EP Review: Merciful Heavens – For Now

I’ve been reviewing albums for, oh, close to 20 years now. I’m on many music publicists’ mailing and e-mail lists, and I’m grateful for that. Occasionally, though, I receive unsolicited material from anonymous sources. (Or, on rare occasions, I recycle the mailing package before noting from whom it came.) That, or something like it, is what happened when For Now showed up on my front porch. It wouldn’t fit in my mailbox, because it’s a 12” record.

And unless an unsolicited record I receive is clearly some kind of music I detest, I give it a listen. (Not always the case with unsolicited CDs, I’ll admit). So listen I did to this EP from an act calling itself Merciful Heavens. As an enclosed sheet helpfully explained, Merciful Heavens is Austin-based singer and songwriter Christian Glakas (plus four other musicians on various tracks), and this (presumably) self-released disc is a collection of six original songs.

The set opens with “Apples: :” (yes, that odd punctuation is part of the song title). The track was released in 2021 as a single. It’s an understated, minor-key number with a snaky, inviting rhythm guitar figure at its core. The cut reminds me a bit of a hipper Jackson Browne, with a melancholy hint of Elliot Smith. Glakas employs familiar phrases but mashes them up in unexpected ways.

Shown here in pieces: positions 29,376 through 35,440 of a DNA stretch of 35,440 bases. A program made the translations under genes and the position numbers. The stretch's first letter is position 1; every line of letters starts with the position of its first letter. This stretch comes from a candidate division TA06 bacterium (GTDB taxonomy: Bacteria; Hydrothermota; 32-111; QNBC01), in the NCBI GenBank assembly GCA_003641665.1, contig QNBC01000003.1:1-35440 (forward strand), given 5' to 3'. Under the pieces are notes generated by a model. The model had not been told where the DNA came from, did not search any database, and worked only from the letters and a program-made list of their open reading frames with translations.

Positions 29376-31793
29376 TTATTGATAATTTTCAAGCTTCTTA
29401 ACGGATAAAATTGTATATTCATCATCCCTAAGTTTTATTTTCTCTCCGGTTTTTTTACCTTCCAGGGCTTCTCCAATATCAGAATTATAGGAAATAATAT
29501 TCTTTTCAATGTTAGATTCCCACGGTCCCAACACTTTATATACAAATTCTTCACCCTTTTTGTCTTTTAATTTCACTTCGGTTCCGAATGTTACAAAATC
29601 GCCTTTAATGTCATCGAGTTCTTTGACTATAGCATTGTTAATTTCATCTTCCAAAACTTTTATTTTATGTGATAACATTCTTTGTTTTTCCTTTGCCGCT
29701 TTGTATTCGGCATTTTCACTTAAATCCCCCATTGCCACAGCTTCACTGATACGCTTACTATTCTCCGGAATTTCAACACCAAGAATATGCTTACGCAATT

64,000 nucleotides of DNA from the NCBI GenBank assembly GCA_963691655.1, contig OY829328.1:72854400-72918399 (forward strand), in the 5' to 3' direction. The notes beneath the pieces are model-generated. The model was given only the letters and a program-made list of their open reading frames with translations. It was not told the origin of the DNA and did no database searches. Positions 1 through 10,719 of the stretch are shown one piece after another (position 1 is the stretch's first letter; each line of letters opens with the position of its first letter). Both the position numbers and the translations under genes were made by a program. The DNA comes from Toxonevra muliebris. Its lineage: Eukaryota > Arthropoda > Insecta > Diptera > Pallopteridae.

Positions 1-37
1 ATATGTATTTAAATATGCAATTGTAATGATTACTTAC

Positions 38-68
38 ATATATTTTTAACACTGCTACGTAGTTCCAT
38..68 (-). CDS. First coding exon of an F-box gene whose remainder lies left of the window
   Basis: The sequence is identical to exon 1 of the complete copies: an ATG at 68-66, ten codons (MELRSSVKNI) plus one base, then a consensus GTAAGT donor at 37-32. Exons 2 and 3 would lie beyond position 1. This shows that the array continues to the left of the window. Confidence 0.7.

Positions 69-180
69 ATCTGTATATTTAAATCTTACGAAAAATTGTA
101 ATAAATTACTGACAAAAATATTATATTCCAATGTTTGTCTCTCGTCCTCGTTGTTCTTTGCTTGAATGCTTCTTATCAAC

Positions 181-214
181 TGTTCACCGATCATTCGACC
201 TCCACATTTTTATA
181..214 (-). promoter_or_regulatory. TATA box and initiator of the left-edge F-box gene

“Underground” is hypnotic and contemplative, with a breathy vocal. The arrangement’s use of keyboards and programming is inventive and appealing, and the guitar lines at the center of the tune draw the listener into Glakas’ world.

The title track has a country-rock (Bakersfield style) character reminiscent of early Eagles without the attitude. The song’s breezy harmonies are a treat. “Where the Sun Will Find You” is equal parts baroque pop and drawing room singer-songwriter balladry. “Inside Out” is the sound of having a rocking tune in one’s head but harnessing it into something much quieter. The quality of Glakas’ lyrics are such that the approach works; powerful guitars would have smothered them.

The EP ends with an instrumental, “Fluid Days.” It’s the set’s twangiest number, but it’s lovely just the same. And it’s a fully developed song, not one that sounds like an unfinished track waiting for a vocal overdub. The clean electric picking is enjoyable enough that words aren’t needed. (The wordless vocals work nicely.)

Find out more here.